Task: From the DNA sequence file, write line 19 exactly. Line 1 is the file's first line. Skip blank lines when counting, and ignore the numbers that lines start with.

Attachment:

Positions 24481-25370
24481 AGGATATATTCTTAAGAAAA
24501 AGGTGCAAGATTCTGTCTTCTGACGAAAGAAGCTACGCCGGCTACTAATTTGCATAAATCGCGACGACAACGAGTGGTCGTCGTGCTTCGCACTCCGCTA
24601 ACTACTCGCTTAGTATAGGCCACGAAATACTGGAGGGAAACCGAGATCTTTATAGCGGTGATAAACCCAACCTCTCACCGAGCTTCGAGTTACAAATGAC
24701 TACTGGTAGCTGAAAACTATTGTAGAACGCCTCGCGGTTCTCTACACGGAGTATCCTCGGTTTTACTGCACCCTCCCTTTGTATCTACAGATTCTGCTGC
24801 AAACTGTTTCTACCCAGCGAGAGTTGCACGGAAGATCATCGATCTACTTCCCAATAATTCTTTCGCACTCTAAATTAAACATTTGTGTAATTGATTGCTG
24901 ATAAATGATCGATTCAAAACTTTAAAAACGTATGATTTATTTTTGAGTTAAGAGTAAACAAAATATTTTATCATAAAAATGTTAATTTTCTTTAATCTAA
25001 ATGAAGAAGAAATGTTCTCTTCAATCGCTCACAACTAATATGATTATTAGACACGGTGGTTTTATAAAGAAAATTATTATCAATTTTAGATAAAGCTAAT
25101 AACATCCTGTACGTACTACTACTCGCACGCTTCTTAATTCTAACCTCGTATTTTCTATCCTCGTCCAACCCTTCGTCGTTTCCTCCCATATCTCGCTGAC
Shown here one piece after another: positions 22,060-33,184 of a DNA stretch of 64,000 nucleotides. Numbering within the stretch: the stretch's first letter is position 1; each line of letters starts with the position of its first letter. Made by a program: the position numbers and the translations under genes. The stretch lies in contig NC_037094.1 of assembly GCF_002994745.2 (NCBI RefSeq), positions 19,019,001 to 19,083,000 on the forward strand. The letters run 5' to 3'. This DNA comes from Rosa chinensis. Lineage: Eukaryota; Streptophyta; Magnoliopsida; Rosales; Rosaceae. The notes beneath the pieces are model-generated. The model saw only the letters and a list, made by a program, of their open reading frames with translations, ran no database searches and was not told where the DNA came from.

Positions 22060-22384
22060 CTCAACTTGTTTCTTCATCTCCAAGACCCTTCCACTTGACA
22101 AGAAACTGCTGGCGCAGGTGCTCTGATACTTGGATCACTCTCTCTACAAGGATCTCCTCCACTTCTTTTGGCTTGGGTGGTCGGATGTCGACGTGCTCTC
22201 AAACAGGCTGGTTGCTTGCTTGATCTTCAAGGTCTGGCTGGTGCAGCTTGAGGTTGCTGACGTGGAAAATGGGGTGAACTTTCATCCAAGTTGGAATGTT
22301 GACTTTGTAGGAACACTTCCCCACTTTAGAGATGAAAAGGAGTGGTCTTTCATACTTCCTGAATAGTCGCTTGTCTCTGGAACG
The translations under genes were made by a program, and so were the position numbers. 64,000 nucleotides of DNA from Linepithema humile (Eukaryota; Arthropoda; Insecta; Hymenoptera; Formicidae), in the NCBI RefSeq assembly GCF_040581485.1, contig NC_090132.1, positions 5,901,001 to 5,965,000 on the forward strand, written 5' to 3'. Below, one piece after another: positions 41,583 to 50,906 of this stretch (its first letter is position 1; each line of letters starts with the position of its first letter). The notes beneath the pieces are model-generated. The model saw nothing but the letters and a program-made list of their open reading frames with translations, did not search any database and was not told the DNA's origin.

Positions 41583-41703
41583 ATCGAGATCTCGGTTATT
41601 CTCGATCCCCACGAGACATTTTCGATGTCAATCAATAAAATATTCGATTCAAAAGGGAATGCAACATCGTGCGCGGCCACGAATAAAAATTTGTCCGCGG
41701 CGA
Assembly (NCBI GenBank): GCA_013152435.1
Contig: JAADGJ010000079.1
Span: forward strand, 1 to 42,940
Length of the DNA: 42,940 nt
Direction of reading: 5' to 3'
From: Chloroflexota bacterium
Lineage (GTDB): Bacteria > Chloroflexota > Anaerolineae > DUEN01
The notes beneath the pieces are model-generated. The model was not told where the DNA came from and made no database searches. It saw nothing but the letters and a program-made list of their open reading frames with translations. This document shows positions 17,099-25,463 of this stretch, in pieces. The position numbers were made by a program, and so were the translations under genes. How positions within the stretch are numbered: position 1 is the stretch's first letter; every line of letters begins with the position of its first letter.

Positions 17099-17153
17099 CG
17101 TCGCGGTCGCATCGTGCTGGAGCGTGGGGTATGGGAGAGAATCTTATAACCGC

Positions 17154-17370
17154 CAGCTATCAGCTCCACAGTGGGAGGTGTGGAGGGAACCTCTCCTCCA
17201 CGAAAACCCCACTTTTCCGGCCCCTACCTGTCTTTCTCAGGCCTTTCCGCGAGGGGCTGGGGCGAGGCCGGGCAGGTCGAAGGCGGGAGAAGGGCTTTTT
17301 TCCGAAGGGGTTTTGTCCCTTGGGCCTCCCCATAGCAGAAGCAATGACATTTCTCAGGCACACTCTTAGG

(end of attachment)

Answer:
41601 CTCGATCCCCACGAGACATTTTCGATGTCAATCAATAAAATATTCGATTCAAAAGGGAATGCAACATCGTGCGCGGCCACGAATAAAAATTTGTCCGCGG